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You say 'test first', I hear 'test eventually'

I think there's a common misunderstanding that "test first" doesn't really mean "test FIRST", but something more like "start testing when the code starts doing something interesting", but I think that even that short-cut is more dangerous than one might think.

For example, if you were writing a new class that contains one simple method which takes an array and reports its length, when would you start writing test cases?

  1. Before you write the class.
  2. After you write the class, but before you write the method.
  3. When your method handles a 'null' argument.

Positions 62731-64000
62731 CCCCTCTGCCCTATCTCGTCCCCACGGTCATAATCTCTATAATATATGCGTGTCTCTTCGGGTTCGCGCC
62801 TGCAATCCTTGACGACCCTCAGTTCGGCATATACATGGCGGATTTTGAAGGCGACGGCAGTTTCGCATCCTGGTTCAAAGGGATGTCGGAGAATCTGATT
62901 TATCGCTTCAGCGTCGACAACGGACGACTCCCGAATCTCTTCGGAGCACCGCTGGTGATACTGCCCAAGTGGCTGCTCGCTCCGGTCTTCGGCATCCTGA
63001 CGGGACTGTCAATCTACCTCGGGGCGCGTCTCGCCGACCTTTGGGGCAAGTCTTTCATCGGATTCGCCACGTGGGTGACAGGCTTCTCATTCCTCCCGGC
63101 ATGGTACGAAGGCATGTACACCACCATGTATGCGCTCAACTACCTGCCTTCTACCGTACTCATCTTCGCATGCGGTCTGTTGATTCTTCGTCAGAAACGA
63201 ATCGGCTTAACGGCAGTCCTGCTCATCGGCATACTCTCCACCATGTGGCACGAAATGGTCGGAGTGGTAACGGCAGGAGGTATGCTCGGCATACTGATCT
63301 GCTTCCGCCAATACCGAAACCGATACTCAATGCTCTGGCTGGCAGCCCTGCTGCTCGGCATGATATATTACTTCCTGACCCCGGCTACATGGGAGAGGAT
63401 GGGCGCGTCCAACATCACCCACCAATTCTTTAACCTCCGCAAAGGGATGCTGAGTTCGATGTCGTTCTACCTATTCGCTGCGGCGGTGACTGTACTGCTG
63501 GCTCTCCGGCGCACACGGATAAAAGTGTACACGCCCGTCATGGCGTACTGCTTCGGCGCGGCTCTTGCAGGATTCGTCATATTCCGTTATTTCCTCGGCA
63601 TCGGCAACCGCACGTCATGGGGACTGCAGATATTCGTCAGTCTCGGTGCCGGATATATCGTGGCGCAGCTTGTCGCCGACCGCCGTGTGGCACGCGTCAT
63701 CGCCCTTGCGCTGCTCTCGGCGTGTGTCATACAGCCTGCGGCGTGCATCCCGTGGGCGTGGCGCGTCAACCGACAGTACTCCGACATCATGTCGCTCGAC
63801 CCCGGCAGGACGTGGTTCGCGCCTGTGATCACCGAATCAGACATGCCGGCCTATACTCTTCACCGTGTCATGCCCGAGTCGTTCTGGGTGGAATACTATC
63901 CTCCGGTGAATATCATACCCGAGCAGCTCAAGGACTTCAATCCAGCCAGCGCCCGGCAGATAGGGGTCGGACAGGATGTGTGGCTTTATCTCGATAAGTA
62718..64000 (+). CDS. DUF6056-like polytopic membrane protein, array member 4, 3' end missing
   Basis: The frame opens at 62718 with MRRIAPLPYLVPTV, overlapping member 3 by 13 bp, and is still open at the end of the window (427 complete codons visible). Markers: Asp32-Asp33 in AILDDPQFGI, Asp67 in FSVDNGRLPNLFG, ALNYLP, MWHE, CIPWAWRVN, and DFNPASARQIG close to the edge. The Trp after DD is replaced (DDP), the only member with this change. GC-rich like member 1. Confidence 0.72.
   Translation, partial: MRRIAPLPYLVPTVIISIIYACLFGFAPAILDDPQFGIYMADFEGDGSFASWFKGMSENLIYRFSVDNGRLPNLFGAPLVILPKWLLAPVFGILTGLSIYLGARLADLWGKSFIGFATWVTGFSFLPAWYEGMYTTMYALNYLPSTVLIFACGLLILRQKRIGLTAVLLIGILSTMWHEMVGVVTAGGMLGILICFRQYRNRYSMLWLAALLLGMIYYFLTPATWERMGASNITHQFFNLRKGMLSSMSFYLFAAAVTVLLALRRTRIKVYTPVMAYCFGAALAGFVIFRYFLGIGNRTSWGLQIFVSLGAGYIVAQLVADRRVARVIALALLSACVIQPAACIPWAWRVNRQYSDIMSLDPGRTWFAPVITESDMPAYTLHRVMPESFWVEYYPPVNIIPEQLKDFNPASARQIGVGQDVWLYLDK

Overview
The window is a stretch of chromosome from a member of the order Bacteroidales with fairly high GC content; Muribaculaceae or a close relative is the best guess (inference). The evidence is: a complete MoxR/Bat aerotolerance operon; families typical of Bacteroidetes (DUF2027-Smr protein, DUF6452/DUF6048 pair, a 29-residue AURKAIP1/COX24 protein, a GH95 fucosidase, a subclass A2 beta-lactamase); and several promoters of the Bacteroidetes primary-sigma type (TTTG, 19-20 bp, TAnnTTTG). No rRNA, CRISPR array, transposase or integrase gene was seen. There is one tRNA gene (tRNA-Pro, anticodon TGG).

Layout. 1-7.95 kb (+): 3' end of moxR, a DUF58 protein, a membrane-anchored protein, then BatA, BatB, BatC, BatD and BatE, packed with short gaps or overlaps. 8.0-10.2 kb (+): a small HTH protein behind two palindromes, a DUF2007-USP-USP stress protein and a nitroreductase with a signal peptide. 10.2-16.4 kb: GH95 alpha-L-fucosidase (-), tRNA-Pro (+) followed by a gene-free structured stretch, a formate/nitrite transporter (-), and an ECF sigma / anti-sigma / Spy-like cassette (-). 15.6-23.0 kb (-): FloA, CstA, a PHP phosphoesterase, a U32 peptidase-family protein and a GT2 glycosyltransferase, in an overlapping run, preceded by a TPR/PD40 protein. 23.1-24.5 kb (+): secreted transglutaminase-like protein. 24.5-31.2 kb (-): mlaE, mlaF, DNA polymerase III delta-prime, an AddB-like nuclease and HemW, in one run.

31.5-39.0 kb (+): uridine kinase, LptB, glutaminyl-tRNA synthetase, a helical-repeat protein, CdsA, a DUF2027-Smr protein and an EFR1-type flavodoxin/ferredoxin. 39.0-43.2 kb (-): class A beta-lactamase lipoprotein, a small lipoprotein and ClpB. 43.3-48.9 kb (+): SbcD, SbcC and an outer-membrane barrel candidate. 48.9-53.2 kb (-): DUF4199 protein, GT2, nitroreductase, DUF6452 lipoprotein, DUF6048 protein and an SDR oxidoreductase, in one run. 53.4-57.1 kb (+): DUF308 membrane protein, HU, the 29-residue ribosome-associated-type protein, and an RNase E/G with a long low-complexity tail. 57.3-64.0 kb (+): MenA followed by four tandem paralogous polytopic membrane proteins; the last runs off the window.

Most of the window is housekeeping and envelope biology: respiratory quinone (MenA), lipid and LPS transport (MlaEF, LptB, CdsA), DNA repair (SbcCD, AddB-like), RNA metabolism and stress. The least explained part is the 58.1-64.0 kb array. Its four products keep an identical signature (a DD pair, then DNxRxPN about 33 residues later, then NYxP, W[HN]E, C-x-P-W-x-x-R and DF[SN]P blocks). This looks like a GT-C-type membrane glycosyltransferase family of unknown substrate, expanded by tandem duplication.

4. When your method starts handling zero-length arrays.
  5. When your method starts handling arrays of length >0.

Purists would go with (1) and answer that since the test fails to compile, your first task would be to make the test compile. Personally I've had the best success with (2). That first test case (which might just be nothing more than an empty test with a valid setup and teardown) might already make you question the very need for the new method or class in the first place.

Based on experience, I think most people practice 4-5.. but I think starting the test writing process at that point is way too late. You've already invested some time in writing some code, and by doing so, have already raised the effort required to start from scratch if your design assumptions are wrong. More effort will be spent retrofitting a wrong assumption at that point than designing as you go.


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